A Clean Well Lighted Place Analysis

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A Clean Well Lighted Place by Ernest Hemingway is a cryptic short story about a deaf man in a bar late at night with the waiter getting frustrated with him because he wishes to go home. The dialogue slowly turns to two waiters who inject a symbolic exchange. This entire piece of full of symbology and is in my opinion a story up the the interpretation of each individual reader.

“In the daytime the street was dusty, but at night the dew settled the dust and the old man liked to sit late because he was deaf and now at night it was quiet and he felt the difference.” In this sequence we see the first comparison made between light and darkness, and we see the daytime being described as dusty and the in the night the dew eliminated the dust. This state of moistness or lubrication perhaps represents a state of mental lubrication, free from the dullness of the day. It’s also interesting that a deaf man would be able to tell the difference between the sounds of the day and sounds of the night. In my opinion this means that at night when it’s expected to be desolate the man feels more at home than he does in the daytime when there is expected to be commotion.

“"Last week he tried to commit suicide," one waiter said. "Why?" "He was in despair." "What about?" "Nothing." "How do you know it was nothing?" "He has plenty of money."” This is a humorous dialogue about the condition of money vs happiness. The man is described as being in despair, but yet they know now what he has to be despaired about if he has means to provide him happiness. However they do not see the true ironic sadness of the situation. A old man is sitting alone in a cafe at night downing shots of brandy. It is obvious to the reader that the old man does not have a very pleasant life.

“They sat together at a table that was close against the wall near the door of the café and looked at the terrace where the tables were all empty except where the old man sat in the shadow of the leaves of the tree that moved slightly in the wind. A girl and a soldier went by in the street. The street light shone on the brass number on his collar. The girl wore no head covering and hurried beside him.” This is the second time the “shadow of the leaves of the tree” is mentioned, this is demonstrative by the author that this is important and essential symbology to understand. Obviously the leaves can produce no real shadow since it’s night, however since it is under an electric light the leaves produce a false shadow from a false light. The legal definition of false light is a “portrayal that is highly offense to a reasonable person” but not so much so that it’s defamation. This allows the old man sitting there to perhaps portray himself as offensive to the waiter, as we will see in a later exchange, but not so much so that he defames himself. The man is also able to view from the terrace the soldier and the women passing by. This might be the man looking down and reminiscing on memories of old.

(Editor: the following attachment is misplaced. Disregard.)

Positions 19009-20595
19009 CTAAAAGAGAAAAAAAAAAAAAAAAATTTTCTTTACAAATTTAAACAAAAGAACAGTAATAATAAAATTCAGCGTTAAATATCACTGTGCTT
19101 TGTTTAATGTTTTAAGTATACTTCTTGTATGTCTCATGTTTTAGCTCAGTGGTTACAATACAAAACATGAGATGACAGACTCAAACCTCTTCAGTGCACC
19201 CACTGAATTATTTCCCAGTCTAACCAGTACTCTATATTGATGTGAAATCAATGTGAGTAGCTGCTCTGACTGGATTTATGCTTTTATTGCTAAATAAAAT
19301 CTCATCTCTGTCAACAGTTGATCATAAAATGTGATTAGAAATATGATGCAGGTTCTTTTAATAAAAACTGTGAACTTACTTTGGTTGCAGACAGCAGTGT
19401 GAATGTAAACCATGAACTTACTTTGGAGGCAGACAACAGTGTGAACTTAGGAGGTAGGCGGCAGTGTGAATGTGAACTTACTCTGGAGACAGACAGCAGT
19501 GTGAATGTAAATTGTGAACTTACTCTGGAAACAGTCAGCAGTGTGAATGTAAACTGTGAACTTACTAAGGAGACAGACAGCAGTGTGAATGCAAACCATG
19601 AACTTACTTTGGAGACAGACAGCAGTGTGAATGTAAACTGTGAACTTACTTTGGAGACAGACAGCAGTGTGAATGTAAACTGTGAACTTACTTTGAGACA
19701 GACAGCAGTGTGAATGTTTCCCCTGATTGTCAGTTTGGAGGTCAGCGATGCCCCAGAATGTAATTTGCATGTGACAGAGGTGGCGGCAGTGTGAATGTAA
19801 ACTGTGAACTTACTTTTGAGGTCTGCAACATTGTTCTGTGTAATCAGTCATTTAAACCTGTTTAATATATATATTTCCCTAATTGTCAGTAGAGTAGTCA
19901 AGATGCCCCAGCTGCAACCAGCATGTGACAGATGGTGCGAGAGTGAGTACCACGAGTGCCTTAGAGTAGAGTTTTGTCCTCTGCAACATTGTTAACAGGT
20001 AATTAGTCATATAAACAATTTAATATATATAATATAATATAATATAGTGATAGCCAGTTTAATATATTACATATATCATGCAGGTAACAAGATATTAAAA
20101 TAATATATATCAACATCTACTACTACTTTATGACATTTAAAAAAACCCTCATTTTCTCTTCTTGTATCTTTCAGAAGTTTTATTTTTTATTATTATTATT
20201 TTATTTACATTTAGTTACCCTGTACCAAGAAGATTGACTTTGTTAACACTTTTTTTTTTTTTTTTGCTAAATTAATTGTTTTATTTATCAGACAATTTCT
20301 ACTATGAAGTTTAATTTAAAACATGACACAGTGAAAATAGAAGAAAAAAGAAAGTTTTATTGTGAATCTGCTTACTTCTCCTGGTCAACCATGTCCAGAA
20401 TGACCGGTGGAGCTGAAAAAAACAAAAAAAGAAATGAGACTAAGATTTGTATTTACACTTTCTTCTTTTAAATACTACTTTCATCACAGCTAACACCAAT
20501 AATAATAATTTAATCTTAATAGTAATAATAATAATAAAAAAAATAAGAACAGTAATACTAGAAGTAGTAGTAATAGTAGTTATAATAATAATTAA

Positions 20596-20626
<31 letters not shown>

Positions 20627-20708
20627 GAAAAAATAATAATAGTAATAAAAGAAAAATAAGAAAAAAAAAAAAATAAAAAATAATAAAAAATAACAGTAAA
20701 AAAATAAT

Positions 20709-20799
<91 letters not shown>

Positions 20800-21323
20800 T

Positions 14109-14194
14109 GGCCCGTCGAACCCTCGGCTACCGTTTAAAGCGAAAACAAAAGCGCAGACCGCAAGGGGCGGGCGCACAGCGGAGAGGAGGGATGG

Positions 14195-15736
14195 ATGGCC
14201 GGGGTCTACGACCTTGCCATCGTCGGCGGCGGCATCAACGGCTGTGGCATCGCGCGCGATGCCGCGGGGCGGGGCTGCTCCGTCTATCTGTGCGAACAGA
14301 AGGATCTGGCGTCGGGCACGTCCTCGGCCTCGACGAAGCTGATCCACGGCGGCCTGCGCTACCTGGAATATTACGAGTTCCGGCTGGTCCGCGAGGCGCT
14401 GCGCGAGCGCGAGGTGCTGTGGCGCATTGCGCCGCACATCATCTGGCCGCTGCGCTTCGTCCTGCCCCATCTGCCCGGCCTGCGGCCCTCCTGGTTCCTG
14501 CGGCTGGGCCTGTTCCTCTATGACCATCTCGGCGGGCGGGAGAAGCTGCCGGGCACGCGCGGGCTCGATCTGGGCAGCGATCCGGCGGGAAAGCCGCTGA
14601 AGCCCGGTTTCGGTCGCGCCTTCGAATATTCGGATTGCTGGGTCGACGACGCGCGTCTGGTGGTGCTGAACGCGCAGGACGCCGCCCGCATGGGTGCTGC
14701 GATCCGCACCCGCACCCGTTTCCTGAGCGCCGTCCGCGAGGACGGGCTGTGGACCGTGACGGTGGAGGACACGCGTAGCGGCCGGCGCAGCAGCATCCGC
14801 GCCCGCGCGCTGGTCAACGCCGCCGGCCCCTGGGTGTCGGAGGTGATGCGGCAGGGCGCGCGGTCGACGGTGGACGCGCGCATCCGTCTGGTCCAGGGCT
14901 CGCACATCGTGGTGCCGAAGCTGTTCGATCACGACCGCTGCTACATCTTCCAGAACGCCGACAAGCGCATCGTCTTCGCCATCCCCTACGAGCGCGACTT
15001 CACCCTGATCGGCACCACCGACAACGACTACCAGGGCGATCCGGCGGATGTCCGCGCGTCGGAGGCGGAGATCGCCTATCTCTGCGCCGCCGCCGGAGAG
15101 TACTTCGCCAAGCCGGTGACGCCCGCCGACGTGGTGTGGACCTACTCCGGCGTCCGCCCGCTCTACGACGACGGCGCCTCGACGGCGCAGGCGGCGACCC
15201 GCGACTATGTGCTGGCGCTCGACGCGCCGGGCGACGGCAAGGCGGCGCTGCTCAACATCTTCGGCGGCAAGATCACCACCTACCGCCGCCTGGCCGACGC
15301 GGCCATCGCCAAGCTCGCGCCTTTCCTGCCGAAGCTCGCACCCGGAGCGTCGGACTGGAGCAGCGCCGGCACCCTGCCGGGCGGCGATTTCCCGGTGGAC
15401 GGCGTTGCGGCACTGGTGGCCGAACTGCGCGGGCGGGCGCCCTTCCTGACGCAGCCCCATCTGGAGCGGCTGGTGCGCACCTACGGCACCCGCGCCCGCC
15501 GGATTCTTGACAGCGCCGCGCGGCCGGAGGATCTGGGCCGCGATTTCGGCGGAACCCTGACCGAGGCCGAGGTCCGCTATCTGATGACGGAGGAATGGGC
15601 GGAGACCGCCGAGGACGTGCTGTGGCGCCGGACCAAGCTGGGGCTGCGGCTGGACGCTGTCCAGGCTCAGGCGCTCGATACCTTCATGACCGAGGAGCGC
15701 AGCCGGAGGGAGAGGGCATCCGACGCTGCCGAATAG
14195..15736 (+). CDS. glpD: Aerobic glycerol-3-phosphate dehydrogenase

Another exchange that struck me was between the two waits discussing the events of the attempted suicide of the man. “"He's drunk now," he said. "He's drunk every night."

"What did he want to kill himself for?" "How should I know." "How did he do it?"

"He hung himself with a rope." "Who cut him down?" "His niece." "Why did they do it?" "Fear for his soul." "How much money has he got?" "He's got plenty." This exchange shows the audience the severity of this mans drinking, and drinking almost goes without symbology itself as an expression of relieving anything from stress, to recreation, to wallowing in pity. They again fail to recognize the plight and sorrow this man has, they suffer from a delusion that this man's great wealth brings him joy and happiness, however again we can tell that it doesn’t. The waiter's also state that the man’s niece who came and saved him did so out of fear for his soul, not fear for his life, but fear for his soul. To me this is indicative...
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